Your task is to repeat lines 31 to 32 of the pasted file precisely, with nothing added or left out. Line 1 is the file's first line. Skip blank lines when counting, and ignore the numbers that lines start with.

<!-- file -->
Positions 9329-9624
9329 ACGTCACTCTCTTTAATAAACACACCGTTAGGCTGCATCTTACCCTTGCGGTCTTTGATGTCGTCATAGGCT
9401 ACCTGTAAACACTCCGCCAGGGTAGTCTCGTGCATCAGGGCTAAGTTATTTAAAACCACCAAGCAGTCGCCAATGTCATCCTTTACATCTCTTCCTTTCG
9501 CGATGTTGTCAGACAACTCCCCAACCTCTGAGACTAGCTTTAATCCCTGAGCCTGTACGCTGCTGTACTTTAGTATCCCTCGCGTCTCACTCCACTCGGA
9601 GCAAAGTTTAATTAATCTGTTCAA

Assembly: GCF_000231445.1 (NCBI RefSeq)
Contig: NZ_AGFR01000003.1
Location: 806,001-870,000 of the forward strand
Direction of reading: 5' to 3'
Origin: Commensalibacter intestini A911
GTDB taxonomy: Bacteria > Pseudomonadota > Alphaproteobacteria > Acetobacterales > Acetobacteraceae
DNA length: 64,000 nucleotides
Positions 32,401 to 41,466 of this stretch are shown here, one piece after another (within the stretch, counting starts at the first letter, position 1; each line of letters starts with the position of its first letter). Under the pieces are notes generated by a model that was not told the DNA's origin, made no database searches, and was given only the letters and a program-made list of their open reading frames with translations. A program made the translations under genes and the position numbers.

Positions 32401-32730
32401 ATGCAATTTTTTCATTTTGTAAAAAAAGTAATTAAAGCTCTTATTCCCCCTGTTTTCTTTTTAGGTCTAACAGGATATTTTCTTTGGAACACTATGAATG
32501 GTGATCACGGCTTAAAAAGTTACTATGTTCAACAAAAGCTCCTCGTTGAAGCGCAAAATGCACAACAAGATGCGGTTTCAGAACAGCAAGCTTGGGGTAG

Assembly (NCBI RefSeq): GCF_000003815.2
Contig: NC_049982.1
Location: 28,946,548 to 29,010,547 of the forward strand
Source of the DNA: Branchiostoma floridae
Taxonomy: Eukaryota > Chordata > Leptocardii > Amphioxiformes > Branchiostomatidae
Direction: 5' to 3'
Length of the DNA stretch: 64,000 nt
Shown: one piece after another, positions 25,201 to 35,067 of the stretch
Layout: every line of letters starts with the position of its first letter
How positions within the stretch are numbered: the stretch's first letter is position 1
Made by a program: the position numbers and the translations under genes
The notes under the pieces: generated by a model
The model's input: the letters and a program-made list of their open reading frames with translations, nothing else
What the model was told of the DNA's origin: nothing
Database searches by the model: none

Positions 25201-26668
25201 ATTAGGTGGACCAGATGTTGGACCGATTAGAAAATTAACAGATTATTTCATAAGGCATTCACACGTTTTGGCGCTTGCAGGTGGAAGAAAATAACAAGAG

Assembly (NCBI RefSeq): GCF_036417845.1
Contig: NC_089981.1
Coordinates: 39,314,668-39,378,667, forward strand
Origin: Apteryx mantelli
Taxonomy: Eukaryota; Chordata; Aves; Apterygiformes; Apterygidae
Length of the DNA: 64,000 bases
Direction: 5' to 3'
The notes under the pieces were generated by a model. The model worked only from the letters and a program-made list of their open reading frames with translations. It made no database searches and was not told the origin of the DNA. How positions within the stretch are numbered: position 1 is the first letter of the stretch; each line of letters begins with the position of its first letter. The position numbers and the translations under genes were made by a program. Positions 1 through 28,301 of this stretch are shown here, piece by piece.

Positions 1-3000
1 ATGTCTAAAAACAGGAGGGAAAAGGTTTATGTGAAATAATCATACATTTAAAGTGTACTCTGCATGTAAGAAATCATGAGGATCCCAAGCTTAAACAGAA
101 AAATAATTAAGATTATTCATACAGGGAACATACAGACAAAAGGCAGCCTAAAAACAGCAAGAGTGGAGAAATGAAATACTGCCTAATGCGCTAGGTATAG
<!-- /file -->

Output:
Database searches by the model: none

Positions 25201-26668